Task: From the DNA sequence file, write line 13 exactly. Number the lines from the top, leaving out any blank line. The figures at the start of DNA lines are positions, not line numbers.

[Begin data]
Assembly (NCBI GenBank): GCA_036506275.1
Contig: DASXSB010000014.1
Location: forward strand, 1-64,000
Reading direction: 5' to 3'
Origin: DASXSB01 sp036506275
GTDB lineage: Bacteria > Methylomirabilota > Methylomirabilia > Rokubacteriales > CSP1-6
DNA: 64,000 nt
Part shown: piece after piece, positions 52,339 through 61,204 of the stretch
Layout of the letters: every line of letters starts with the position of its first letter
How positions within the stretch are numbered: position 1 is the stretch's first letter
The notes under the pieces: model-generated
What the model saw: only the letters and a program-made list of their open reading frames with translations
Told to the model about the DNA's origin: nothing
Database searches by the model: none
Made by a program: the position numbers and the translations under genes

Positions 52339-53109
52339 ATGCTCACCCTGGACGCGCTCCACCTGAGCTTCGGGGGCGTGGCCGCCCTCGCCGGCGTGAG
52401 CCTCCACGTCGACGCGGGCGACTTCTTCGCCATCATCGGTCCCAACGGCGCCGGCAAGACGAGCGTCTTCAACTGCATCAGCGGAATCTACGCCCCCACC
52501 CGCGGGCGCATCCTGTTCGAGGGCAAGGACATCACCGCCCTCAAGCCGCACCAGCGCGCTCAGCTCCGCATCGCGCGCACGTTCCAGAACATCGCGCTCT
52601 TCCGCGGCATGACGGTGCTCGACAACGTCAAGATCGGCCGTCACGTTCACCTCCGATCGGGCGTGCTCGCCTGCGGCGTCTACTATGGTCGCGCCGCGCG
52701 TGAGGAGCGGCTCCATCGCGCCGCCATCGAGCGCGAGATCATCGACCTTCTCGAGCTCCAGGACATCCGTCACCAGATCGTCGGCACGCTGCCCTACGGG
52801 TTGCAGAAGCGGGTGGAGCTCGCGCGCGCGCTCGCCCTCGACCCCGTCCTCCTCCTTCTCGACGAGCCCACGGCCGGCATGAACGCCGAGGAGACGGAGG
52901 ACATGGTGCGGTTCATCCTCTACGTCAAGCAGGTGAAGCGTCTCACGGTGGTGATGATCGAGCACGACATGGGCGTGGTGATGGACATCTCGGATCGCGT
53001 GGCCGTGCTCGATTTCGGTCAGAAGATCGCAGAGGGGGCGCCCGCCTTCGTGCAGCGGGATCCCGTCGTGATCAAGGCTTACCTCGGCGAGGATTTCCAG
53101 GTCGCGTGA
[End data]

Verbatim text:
Told to the model about the DNA's origin: nothing